Is this helpful?. No.

I have my own considered views on the subject – should I share them with you now at great length? Again, mercifully, NO.

Wiser people leave this impossible continuum alone. Wiser and more healthy. And, I dare say, more fundamentalist.

Fundamentalism has become it’s own four-letter word, identified with radicals from Topeka or Somalia, meaning, always, an extreme expression of fixed notions opposed to all things modern. Something like that.

But I mean it like this: you cannot survive unless you have some fundamentals that define and govern your life. You have to know what you think is true and live by it or you go crazy. The screen will drag you there, so one of the fundamentals it to get rid of it.

So why don’t I stop typing now? (Good question.) Because I think I can manage a certain measure of screen-dom. That’s one of the fundamental notions that also guides my life. And no, I can’t prove it to you.

The morass of ideas on all things political and cultural is distressing. At the end of the day I am left with what seems true about the world. I believe in God. Of course I cannot see Him or pretend to prove Him to a materialist, or anyone else for that matter. And, perhaps more stretching but also fundamentally, I believe in something I call the “human metaphysic.” And for any readers who have not yet given up I will try to describe this and then be done.

I mean by “human metaphysic” something similar to what is often called natural law: those things we “can’t not know.” I believe these are values that are not up for grabs and if we undo them we undo ourselves. This is the idea of objective moral value. Some things are true to the way the world is and some things are not. And to deny this truth is to embrace a deadly irrationality.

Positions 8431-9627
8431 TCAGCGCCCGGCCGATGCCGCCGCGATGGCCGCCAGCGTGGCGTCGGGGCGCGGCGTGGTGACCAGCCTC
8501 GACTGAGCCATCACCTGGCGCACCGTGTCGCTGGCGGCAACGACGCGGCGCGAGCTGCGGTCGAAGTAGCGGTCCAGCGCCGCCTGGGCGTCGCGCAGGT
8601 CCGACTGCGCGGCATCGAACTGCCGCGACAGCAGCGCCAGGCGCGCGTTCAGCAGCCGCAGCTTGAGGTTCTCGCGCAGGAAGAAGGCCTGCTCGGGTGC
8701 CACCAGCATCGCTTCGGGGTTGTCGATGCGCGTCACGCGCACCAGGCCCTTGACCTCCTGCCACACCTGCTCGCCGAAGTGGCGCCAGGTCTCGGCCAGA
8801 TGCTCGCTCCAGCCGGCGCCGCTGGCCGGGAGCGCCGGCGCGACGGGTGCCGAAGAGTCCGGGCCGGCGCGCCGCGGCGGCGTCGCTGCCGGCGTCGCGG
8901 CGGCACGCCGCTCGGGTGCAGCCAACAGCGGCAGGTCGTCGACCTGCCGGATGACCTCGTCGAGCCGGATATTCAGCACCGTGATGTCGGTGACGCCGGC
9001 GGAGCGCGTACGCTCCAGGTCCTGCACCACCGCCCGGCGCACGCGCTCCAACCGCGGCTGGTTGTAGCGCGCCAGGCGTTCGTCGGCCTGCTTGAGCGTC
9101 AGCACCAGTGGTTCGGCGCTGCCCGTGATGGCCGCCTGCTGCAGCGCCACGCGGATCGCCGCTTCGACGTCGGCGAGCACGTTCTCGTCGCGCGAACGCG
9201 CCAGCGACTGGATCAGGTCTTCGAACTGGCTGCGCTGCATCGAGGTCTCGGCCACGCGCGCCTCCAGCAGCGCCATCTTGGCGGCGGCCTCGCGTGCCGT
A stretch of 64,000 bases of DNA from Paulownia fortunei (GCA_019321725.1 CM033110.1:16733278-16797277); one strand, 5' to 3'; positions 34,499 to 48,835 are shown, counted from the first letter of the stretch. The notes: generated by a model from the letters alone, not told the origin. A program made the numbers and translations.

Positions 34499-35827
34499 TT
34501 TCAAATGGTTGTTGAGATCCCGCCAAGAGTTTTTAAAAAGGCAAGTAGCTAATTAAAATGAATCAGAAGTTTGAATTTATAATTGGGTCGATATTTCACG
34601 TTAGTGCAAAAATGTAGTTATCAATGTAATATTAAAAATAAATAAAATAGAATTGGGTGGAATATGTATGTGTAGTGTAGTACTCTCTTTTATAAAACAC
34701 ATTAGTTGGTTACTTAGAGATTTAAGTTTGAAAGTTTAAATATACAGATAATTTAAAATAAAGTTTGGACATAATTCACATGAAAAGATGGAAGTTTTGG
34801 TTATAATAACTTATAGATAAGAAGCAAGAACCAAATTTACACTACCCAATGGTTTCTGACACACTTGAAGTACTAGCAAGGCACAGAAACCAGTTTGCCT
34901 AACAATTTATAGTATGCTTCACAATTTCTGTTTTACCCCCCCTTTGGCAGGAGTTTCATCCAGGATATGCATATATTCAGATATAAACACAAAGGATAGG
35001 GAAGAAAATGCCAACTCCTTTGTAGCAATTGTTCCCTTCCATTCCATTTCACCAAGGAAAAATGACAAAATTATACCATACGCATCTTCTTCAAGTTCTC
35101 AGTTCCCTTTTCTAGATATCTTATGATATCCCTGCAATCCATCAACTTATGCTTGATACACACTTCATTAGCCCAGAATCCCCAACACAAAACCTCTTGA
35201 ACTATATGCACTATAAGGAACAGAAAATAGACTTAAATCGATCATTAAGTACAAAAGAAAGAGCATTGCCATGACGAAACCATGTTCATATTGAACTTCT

Terms are strange and we should try to be clear and basic with ideas that define life for us. Fundamentalism goes there but has been maligned as something equivalent to irrationality. “I just believe the Bible” can be helpful but needs both context and real human community.

So how do we cut through the mess?

The only answer I know, as an expression of my belief in God, is that all which is true aligns with Him, the infinite personal God who can be known (Schaeffer again, the elder). And we do best when we try to walk as Christ, knowing we will someday die, holding life loosely and, perhaps, our ideas more loosely still. In the end, if there is a God and we trusted Him, we will be safe with Him. If not, it didn’t matter anyway.

I believe “it matters” – even this meandering attempt to make sense of it. And I am walking into the day with loved ones, co-workers and friends, reveling in the gift of life, holding loosely what I think I know, learning to give my life away a little bit more every day.

For in all my uncertainty, that idea is one that seems as safe as any, and may even have real merit.

It may even be fundamental.

Randy Huff

Randy Huff and his wife lived for 5 years in Roanoke (Hollins) where they raised 2 sons. Randy served as Dean of Students at a Christian school and then worked in construction. For the last 8 years he has served as pastor of a church in North Pole, Alaska.